4. Turn right side out (use something pointy like a dull pencil or chopstick to help!)
  5. Stuff with other smaller scraps or poly-fil, and neatly stitch closed.DSCN4754
  6. (optional) Have far too much fun placing them in your herb garden 🙂DSCN4753

A few tips and ideas:

  • If using a stretch fabric, like my foxes, make sure the pieces you cut out have the stretch going in the same direction.
  • If there are a lot of curves, clip the fabric outside the seams carefully (don’t cut through your stitches!) to make for smoother turning.
  • Stitch or glue your finished tiny creatures to a pin and wear for a dash of whimsy =^.^=

Why I Take My Glasses Off…

When I started this post, it was supposed to be about my new dress, yet another simplicity 1620. However, looking at the pics I snapped, it’s just a reminder to take off glasses when taking pictures.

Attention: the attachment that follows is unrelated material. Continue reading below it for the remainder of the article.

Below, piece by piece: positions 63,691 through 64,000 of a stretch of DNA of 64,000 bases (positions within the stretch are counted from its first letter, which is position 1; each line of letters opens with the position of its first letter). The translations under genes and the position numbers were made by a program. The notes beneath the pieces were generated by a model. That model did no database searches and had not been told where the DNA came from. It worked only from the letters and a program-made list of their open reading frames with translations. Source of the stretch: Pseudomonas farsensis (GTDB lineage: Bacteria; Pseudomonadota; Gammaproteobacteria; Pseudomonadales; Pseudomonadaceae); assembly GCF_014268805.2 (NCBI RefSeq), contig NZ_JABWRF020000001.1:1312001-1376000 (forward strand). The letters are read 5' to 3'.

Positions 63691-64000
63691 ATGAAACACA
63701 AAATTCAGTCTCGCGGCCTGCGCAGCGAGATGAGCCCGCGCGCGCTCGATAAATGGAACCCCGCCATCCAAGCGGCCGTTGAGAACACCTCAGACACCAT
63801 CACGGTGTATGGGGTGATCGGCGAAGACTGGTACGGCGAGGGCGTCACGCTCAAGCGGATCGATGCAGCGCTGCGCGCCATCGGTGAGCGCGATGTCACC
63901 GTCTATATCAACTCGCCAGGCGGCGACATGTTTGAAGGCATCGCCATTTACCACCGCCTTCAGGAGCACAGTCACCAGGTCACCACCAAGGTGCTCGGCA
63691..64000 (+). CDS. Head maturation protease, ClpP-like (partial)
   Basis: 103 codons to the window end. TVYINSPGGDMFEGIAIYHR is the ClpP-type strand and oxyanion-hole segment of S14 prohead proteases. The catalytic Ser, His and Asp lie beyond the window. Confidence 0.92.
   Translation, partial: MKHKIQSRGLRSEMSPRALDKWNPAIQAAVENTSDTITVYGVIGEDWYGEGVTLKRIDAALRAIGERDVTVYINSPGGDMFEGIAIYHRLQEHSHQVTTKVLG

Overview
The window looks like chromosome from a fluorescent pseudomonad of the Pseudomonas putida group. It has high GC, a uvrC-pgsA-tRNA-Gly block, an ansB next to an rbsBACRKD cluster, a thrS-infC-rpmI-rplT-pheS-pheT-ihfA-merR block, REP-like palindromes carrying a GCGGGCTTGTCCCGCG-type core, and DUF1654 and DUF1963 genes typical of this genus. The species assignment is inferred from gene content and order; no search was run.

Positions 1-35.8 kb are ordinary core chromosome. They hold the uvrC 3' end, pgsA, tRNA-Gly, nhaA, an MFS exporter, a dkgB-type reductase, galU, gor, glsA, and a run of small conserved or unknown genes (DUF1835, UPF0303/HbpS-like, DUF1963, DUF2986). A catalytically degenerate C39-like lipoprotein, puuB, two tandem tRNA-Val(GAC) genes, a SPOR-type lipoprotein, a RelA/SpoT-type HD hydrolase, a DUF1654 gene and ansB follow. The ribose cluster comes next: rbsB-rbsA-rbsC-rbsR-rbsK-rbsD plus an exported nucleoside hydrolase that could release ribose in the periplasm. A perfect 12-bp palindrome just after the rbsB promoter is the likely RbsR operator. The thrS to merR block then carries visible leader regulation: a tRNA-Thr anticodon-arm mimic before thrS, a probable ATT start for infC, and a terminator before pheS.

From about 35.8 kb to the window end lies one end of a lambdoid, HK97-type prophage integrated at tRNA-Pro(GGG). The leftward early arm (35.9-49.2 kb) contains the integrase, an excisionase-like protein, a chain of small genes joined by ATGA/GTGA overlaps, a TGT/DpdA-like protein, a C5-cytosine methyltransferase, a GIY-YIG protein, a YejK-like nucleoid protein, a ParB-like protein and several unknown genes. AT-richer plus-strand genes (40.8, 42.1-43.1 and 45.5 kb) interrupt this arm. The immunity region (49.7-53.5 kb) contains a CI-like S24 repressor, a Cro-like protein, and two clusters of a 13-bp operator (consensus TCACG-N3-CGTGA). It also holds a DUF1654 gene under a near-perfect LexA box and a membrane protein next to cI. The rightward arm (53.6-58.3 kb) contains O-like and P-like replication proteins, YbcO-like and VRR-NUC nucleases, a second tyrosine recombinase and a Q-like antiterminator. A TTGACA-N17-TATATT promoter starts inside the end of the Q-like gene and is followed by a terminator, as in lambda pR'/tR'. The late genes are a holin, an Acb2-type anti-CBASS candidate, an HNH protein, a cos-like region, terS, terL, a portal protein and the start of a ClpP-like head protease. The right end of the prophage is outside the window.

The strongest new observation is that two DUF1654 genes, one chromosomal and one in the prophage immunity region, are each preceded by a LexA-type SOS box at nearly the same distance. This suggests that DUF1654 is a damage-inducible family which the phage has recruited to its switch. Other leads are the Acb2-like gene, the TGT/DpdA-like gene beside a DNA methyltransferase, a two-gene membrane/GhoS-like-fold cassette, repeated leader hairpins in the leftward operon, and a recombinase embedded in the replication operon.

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I guess it kinda looks like I’m from the future, walking around with an HUD embedded in my specs!

To be honest, I never really like pictures I take of myself (and really, who does like pics of themselves?!), and I don’t like taking pictures of me, but I do really like documenting the things I make.

So I am going sharing the bleh pictures, because it beats going back out to my tiny apartment balcony wondering if the neighbors are peering out from across the parking lot wondering what the heck I’m doing, which is what retaking them would entail!

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Look at the usual print! Ignore my glowing glasses!

And of course the one picture where my glasses haven’t censored my eyes is the one where I said, “Whatever. I’ll just act goofy ’cause I already feel like an idiot!”DSCN4763